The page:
Flash Fiction: The Collection

“Whether you’re beaten or pampered, fed the best foods or starved, kept in filth or kept clean, a cage is still a cage.”
— Anne Bishop, Written in Red

The creature is curled up in the corner of the box when the old man opens the lid. The sudden light makes the creature squint and hiss through its jagged teeth.

“None of that,” the old man says, waggling a finger pocked with wrinkles and scars.

He swiftly dips his hand into the box and in a well-practiced motion, snags the creature by the scruff of its feathery neck. It squawks and twists in his grip but cannot reach around to bite or scratch. Its sharp claws contract and release frantically in its large, soft paws.

“No, none of that,” the old man says again, this time with a chuckle.

He turns away from the empty box and holds up the creature. “The last one!” he crows, his voice echoing.

The creature stops wiggling. The huge room is bright and bare of anything except . . . rows and rows of cages. Cages that stretch as high as the ceiling and as far as the eye can see. Enormous cages . . . but cages nonetheless.

Each one is filled with a creature. Creatures of all sizes and colors . . . and all the same type.

The creature stares at its brothers and sisters. Its breath comes in quick but quiet pants.

The old man brings the creature closer to his face, and the creature is still in shock because it doesn’t try to attack.

“Yes . . . you’re the last one I need for my collection,” the old man mutters. “Blue and purple feathering . . . Emerald irises . . . ” He continues to mutter under his breath, his eyes gleaming as they rove over the creature’s body.

The creature matches the others in species, but it is unique. One of a kind in both coloring and certain alleged heritage. The breeder claims that is a lucky cross-breed from some magical being, but the official consensus is merely a bizarre mutation. It’s taken the old man years to find this particular specimen and months more to acquire it.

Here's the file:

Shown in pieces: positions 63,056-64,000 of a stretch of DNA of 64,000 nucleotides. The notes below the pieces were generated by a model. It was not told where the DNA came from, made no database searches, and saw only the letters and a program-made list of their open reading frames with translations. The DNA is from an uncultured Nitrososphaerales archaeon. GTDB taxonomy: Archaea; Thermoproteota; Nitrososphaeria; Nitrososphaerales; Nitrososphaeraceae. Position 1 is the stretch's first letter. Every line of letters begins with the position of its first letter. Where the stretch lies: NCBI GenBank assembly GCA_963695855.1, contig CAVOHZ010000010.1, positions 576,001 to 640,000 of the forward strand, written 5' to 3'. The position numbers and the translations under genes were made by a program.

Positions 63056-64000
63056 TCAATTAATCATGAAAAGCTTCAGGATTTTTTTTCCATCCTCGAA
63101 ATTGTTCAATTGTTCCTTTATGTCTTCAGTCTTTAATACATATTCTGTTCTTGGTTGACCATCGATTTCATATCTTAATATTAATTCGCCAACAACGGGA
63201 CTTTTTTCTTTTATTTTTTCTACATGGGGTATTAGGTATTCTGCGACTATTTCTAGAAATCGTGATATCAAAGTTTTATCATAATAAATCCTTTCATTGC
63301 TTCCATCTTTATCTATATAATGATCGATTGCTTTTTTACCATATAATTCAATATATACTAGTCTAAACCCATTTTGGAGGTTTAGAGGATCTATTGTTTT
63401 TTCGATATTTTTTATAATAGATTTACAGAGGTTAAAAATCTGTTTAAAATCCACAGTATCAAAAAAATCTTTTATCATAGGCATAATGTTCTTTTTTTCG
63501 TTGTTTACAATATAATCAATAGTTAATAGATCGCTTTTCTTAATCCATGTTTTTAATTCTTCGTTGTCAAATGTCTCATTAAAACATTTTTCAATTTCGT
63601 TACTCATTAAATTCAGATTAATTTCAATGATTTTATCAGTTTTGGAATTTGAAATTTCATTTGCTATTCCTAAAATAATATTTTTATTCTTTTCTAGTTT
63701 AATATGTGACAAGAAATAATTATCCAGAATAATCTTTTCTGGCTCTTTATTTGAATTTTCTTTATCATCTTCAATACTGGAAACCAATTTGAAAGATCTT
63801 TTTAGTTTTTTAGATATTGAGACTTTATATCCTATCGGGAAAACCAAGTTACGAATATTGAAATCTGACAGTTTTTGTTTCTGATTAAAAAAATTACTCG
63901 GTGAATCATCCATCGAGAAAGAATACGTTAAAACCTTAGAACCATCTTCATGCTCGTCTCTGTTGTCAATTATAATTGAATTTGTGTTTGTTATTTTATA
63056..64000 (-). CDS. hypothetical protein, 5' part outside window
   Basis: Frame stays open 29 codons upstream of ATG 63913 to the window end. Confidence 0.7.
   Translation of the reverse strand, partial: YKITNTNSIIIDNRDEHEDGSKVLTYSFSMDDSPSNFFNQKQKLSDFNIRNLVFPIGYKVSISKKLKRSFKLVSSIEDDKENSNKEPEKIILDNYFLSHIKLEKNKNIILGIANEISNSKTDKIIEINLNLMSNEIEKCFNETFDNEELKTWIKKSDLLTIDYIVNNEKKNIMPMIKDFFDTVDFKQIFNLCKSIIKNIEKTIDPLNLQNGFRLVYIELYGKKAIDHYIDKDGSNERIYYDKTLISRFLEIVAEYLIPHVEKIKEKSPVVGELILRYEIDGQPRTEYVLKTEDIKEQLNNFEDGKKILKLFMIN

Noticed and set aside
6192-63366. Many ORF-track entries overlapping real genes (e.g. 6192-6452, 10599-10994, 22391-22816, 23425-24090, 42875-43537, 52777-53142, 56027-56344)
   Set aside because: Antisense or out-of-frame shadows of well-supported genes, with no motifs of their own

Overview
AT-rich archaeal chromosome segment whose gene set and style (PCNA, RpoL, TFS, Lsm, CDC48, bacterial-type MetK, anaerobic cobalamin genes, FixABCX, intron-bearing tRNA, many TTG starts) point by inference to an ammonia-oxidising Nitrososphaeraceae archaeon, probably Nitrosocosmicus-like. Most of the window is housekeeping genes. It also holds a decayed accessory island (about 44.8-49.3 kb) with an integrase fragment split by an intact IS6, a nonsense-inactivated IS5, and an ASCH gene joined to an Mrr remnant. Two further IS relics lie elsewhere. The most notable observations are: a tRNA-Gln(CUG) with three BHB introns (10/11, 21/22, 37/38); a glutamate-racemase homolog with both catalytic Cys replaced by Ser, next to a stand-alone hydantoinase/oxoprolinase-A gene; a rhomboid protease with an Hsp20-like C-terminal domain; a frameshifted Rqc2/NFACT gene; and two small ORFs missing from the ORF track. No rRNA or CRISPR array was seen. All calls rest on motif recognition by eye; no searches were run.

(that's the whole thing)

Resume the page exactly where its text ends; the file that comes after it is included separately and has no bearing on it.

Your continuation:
But it’s his now. Finally, his collection is complete.

He takes the creature over to the place of honor, a cage in the center of the room, alone on a pedestal. Unlike the others, the creature can see from all sides. It can see all of its brethren, trapped in their own cages.

The old man secures the cage lock, and the creature seems to glare at him. The old man laughs.

“You’ll be happy soon enough. They are.” He waves a hand at the surrounding creatures, all of whom have crept to the fronts of their cages to see the new prisoner. Some flinch at his moving arm.

He begins to hobble away, a feeling of exhilaration still bubbling in his ancient veins. The chase is over, the deed is done. He doesn’t have the health to begin another chase like he did for these creatures, but perhaps an assistant . . . yes, send others, start over with something new . . . maybe something genuinely magical, not that so-called half-breed . . .

Something clicks behind him, and he turns around.

The creature, the new one, is sitting on top of the cage. It stares at him.

The old man frowns. “How did . . . ?”

He hurries over, and the creature submits to his hand and lets itself be returned to the inside of the cage.

The old man double checks the lock this time.

Again, he turns around, and before he takes more than a few steps, again, there is a click.

He looks, and the creature is back on top of the cage.

The old man growls and makes a wide swipe for it. But it does not submit this time. The old man’s hand goes through thin air, and he stumbles, knocking into the cage on the pedestal. It wobbles dangerously, and the old man quickly rightens it.

He searches for the creature, all along the floor and down the long passage of cages.

There is another click.

The old man looks up.

On the top row of cages, perched near the ceiling, is the creature. It grins down with its wide, wide mouth full of those sharp, sharp teeth.

That’s when the old man realizes that the cage the creature is nearest to is open.

All the cages are open.

Every creature stares down at him, long claws gleaming in the light and back feathers raised in preparation.

Then . . . they leap.

 


 

Bleh. Had a bit of writing block this week, hence this delayed post. I STILL DID IT, THOUGH! (where is my sticker)

This prompt was inspired by one found in this book: 400 Story Seeds to Crush Writer’s Block.

“47 cages | 2013-12-13” by clemisan is licensed under CC BY-SA 4.0.

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